question about song “An Spallpin Fanach”

question about song “An Spallpin Fanach”

Boys of the Lough’s recording of An Spallpin Fanach has just come up on Pandora, and it’s reminding me strangely of some Finnish traditional singing - I’m thinking mostly of stuff i’ve heard the Karelian Folk Ensemble do, there’s one song in particular that feels almost exactly the same, rhythmically, with a very similar tune to it.

I’ve become curious about this. Anyone have any history on this song, or any notions about any relationship there might be?

Re: question about song “An Spallpin Fanach”

An Spailpín Fánach, please spell it properly

Re: question about song “An Spallpin Fanach”

Considering the source, that’s an odd request. My apologies, it’s copied from the track listing on Pandora. Take it up with them.

Re: question about song “An Spallpin Fanach”

Would anyone care to translate, please? I remember going to watch a session in a pub in Cork by that name a few years ago, and I always did wonder what it meant…

Ian

Re: question about song “An Spallpin Fanach”

The wandering labourer.

An = definite article, the
Spailpín = farm labourer
Fánach = wandering

Re: question about song “An Spallpin Fanach”

The connection to "The Girl I Left Behind Me" (mentioned on the Connie Dover link) is interesting. That song was taken up by singers in the Wobbly tradition, in the States, and became, inter alia, "The Job I Left Behind Me". That Wobbly tradition, of course, included a tremendous Finnish presence, particularly in the Northwest where the Finns were (of course) the most brilliant loggers you could find, and many of them also stalwart socialists and union men. So it’s worth considering the possibility that the tune might have migrated back up the way sometime in the last century.
It’s also possible, of course, that the tune might have come from the North to Ireland, we know that there is some Scandihoovian influence in trad music from that route.

Re: question about song “An Spallpin Fanach”

In English the first line of the song is "The Whistling Gypsy came over the hill".

Google the song "The Whistling Gypsy" and you might get some information.
You hear the term Spailpín in the song "Arthur McBride" as in "and neither will take it from spailpín or brat".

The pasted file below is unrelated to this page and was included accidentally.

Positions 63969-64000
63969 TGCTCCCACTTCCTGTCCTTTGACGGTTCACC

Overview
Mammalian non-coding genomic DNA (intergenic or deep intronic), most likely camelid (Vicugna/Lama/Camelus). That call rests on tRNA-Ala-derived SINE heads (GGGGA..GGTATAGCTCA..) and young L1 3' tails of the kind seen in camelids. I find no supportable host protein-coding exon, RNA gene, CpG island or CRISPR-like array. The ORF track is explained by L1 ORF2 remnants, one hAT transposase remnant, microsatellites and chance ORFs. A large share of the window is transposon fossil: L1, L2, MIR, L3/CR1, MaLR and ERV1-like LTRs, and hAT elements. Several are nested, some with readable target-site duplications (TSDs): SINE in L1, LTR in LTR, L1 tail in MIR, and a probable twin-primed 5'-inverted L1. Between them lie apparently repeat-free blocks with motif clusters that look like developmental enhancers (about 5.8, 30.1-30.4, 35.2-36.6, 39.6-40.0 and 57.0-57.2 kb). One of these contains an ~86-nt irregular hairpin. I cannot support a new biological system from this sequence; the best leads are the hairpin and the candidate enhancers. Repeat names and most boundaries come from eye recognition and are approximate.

In history in the old faction fights at fairs and such spailpín came to mean tinker or gypsy, rather than the farm labourer bit.

Our group is called "Spailpín" among other things.

Re: question about song “An Spallpin Fanach”

Interesting, Bliss. I mind as kids we used to go tatty howkin’ or picking potatoes out of the ground. Above Glasgow at Craigton or Carbeth. Bloody hard back-breaking work, and not well paid. Many of the other kids were tinkers or gypsies (Roma people). Hard as nails. You didn’t mess with them. Tinkers I now understand is of course a derogatory term and we should say travelling folk. As well as Irish travellers you can get Scottish Trevellers. These apparently are the descendants of dispossessed clans, mostly from the North East, Buchan Banff and Moray.

Re: question about song “An Spallpin Fanach”

Tinkers I now understand is of course a derogatory term and we should say travelling folk.

# Posted on December 24th 2010 by Rudall the time



It is indeed unless you are a tinker or have a tinker’s name, as I do. :-)

hence my liking for calling the group "Spailpín"

Re: question about song “An Spallpin Fanach”

Ooo-err…sorry bliss, my little fit of pique of political correctness wasnt directed at you, I was just covering my back as you don’t know who is going to spring out of the woodwork on this site and lambast you for a lapse in PCness :-)

Re: question about song “An Spallpin Fanach”

this is interesting stuff lads. how do you know all that?
didnt the Horslips do a version of that song too?

Re: question about song “An Spallpin Fanach”

I remember learning the song at the Ard Scoil around 1965 "An Spailpín Fanach" and Brother Beusang who taught us the song also explained about "The Whistling Gypsy" also known as "The Gypsy rover".

Not too sure if Horslips did this one, I must ask the child who is the world’s leading authority on Horslips.